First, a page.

The primary thing God wants to teach you through the trials is that His grace is sufficient. God has the exact measure of grace you need in your trial. Peter is affirming what the Apostle Paul said early in his ministry.

Acts 14:22 says, “We must through many tribulations enter the kingdom of God.”

God’s ultimate purpose for your life is to mold you and conform you to the image of His Son (Romans 8:29) to the point of forgiving your enemies as Jesus did when He was nailed to the cross. The Christian life is one of forgiveness and faith, but you can’t learn either until you’ve experienced a trial.

The primary thing God wants to teach you through the trials is that His grace is sufficient.

Trials and Tribulations

When I’m confronted with a trial in my life, the questions I should ask are, “How can I grow?” and “What is God trying to teach me?” We’re not talking about trials that come through our own sin and stupidity, but the trials that come from simply being a member of the human race. God’s grace is sufficient no matter what you’re going through.

Acts 20:32 says, “So now, brethren, I commend you to God and to the word of His grace, which is able to build you up…”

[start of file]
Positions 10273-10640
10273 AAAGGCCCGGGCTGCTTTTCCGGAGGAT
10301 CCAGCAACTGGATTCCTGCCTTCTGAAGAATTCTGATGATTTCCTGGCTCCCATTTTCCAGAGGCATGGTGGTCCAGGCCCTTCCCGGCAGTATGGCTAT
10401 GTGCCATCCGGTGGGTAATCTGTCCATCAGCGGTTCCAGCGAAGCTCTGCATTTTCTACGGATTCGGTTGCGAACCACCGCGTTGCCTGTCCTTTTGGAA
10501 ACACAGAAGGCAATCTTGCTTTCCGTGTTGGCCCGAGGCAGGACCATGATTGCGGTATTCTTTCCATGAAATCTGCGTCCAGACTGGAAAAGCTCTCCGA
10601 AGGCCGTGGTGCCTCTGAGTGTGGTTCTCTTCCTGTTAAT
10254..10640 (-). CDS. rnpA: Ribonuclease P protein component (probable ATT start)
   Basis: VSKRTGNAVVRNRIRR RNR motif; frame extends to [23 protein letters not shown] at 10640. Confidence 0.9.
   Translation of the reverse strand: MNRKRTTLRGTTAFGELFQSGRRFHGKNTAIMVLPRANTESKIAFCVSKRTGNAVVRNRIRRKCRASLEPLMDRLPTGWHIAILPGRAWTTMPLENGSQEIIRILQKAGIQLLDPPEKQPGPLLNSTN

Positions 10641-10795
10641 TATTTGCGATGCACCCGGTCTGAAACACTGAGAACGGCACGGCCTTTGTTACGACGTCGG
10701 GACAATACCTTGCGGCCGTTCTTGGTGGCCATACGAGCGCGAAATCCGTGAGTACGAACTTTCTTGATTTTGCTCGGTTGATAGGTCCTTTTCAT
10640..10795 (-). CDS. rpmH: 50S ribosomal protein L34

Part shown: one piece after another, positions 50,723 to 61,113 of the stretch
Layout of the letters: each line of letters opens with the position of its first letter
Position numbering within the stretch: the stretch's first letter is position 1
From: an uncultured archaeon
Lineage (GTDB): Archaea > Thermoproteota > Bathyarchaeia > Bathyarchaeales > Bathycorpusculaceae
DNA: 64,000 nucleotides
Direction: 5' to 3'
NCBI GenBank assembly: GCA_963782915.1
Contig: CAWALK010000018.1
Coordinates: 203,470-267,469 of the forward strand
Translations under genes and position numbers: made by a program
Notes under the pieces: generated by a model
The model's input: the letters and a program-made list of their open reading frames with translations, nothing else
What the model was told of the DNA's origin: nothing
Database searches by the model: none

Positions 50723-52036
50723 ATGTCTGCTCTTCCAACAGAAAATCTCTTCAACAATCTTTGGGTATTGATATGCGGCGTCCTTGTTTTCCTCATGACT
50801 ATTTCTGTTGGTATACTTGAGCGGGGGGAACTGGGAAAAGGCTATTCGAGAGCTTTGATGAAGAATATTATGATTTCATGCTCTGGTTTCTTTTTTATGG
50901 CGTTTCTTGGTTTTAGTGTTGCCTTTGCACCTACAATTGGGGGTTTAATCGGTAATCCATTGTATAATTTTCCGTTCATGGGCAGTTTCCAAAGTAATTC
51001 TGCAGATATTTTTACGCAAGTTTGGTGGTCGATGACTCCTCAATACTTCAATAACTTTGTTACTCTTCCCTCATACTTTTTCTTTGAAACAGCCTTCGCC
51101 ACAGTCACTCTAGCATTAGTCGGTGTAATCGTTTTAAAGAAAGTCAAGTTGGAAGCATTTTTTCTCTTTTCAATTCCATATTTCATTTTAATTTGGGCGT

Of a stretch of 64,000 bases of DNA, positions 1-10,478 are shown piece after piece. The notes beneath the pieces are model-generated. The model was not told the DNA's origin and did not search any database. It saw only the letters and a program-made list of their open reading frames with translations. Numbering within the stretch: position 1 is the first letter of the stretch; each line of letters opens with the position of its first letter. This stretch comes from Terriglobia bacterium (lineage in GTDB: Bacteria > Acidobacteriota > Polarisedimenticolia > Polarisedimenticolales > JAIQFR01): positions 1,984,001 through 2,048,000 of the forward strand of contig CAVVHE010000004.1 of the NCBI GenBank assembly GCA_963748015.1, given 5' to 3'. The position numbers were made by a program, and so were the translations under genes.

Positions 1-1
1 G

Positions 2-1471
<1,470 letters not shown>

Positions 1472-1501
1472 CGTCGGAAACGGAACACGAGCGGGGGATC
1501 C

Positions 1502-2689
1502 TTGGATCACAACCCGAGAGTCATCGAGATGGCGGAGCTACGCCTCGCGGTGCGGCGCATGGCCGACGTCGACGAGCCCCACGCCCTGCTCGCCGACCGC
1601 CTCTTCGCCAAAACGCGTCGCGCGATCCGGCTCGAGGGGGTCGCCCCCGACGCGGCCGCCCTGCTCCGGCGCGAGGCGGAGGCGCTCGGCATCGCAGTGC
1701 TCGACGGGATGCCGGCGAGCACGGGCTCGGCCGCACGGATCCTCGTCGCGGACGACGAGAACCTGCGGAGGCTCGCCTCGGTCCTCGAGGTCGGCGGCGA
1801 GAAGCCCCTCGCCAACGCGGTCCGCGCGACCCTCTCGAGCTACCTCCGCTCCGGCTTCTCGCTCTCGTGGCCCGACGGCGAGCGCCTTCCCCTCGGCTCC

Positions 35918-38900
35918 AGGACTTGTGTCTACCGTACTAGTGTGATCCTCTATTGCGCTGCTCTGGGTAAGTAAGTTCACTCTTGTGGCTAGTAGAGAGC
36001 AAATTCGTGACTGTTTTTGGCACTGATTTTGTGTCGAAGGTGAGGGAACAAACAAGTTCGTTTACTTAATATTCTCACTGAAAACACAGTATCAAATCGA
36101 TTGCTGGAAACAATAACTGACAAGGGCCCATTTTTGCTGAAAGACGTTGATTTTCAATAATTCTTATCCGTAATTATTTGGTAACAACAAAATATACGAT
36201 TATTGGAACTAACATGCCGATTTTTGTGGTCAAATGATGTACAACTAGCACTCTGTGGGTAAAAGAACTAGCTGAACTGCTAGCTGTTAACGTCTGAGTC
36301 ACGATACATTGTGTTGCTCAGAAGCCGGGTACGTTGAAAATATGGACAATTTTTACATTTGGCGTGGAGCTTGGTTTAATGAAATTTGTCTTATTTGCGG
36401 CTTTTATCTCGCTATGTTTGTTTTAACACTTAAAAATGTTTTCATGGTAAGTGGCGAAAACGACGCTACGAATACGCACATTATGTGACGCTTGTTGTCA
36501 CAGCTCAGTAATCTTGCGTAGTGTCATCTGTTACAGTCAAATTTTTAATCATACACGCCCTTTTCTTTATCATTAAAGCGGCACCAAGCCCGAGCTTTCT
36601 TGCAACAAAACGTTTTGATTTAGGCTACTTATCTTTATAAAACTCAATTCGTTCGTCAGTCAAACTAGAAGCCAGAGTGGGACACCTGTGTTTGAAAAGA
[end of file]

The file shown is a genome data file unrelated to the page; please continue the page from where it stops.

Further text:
You get the grace of God by the Word of God, the “word of His grace.” It’s not just about listening to a sermon once a week, but the key is to learn God’s Word so you can apply it to your life in any situation you face. God wants you to build a relationship with Him and learn to depend on Him. Your hope is the grace of God.

God wants to establish four qualities in your life. He wants to “perfect, establish, strengthen, and settle you.”

1 Peter 5:10 says, “But may the God of all grace, who called us to His eternal glory by Christ Jesus, after you have suffered a while, perfect, establish, strengthen, and settle you.” 

Four Goals God has for us in verse 10.

1. When God says He wants to “perfect” you, He isn’t talking about sinless perfection.

2 Timothy 3:16-17 says, “All Scripture is given by inspiration of God, and is profitable for doctrine, for reproof, for correction, for instruction in righteousness, that the man of God may be complete, thoroughly equipped for every good work.”